Claus, who is handling the case for free, criticized the county for cracking down on a business it deems unsavory.

“The game the county is playing is very much in line with its not-so-hidden agenda,” he said.

However, county officials argue that they are operating by the book. In court documents, Deputy District Attorney Robert Warhola called the Libertine an illegal sex club. The county code defines a “sex club” as a business where wife swappers, swingers or others can go, pay a fee and engage in or view consensual sexual activity.

On its license application, the Libertine is described as a “motion picture” or film production company. But Warhola argued that the club is really a sex club with a functional dungeon and other racy activities.

According to a report by the business license department, an investigator determined that the Libertine wasn’t intending to operate as a motion picture studio but as an adult business. The report also showed that the department’s manager and assistant manager recommended that the club be denied a license on April 11, which was within the 45-day period.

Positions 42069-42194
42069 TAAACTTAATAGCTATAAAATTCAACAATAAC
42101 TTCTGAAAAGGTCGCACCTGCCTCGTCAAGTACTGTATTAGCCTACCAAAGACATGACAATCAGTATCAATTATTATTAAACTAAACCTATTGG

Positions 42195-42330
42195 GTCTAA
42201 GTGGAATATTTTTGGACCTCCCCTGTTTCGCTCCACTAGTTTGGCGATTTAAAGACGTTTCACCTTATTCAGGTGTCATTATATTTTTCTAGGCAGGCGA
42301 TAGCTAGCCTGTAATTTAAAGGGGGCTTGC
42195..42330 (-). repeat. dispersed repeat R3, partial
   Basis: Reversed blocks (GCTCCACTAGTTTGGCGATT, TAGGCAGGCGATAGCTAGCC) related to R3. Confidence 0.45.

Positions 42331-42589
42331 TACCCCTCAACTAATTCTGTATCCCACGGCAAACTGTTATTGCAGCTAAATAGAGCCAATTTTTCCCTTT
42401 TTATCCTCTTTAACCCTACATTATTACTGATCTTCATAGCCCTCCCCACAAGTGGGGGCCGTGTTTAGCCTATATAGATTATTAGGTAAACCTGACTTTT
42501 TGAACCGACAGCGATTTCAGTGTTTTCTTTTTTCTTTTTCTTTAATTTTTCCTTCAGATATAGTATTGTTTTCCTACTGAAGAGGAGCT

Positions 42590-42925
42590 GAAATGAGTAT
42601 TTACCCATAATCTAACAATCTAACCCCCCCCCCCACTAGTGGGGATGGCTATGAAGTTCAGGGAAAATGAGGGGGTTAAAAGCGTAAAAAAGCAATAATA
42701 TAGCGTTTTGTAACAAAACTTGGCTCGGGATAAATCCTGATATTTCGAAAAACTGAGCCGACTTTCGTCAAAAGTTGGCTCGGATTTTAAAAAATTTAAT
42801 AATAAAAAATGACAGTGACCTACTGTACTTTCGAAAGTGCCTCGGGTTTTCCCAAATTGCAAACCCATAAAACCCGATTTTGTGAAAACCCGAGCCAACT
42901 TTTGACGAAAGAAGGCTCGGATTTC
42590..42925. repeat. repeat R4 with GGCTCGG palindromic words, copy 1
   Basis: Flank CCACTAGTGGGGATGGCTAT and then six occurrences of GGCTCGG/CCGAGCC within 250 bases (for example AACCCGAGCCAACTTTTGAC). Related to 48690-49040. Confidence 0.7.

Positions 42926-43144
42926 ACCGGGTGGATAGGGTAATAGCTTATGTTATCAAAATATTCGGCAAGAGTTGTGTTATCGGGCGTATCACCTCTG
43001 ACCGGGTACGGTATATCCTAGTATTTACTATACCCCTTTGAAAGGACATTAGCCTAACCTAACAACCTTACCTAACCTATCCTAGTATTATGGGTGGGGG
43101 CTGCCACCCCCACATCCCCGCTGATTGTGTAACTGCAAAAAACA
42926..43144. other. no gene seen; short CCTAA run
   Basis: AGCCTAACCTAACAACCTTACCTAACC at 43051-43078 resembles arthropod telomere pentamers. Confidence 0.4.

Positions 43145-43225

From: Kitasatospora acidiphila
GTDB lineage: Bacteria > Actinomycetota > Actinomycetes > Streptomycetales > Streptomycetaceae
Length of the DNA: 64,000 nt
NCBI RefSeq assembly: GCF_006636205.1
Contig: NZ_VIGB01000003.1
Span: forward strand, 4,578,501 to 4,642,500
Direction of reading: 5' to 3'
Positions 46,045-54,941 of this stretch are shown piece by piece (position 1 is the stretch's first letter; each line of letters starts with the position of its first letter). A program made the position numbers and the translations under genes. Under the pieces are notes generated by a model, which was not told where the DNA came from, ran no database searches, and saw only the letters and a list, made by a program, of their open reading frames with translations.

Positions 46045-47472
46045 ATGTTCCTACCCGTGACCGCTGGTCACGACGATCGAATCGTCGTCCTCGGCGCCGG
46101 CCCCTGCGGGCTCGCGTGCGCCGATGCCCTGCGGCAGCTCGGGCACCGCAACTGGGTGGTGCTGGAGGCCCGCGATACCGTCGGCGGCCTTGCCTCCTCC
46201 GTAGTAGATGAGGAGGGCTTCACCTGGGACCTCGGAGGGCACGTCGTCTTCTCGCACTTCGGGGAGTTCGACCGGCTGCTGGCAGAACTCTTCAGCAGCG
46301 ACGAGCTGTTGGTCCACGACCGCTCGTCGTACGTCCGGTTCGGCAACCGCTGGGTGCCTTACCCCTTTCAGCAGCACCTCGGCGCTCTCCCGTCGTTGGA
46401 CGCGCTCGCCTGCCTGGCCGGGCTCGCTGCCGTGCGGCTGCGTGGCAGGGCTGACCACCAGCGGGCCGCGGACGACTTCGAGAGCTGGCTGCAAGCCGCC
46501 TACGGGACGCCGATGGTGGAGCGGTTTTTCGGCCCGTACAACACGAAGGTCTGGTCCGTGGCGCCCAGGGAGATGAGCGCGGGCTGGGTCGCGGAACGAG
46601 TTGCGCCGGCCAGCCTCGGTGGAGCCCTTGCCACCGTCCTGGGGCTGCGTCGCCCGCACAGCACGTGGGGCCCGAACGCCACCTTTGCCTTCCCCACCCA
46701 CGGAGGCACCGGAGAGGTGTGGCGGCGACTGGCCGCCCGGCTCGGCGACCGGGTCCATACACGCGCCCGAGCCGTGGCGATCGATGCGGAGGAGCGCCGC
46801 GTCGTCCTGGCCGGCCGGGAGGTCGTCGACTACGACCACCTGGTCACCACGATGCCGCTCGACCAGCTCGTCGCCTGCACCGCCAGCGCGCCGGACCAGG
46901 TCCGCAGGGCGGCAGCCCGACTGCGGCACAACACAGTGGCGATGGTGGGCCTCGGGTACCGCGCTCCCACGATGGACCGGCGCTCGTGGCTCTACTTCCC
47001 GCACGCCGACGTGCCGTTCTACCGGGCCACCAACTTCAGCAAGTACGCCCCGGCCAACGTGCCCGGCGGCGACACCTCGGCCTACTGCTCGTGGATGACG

Jacqueline Holloway, director of the business license department, recommended that the club be denied a license on April 14, the report showed.

But to Hurt, who has sunk at least $150,000 into the club and spent months perfecting it, the license denial has as much to do with violations of his First Amendment rights as with code violations.

He sums up his argument simply: “Freedom. It’s about freedom of speech. Ultimately, I believe we have something to offer the community.”

Disputes between sex-oriented businesses and the county are nothing new. In 2002, the county enacted a zone ordinance defining and prohibiting sex clubs. The county is currently in a legal fight with a reputed “swingers” club in Las Vegas, The World Famous Green Door.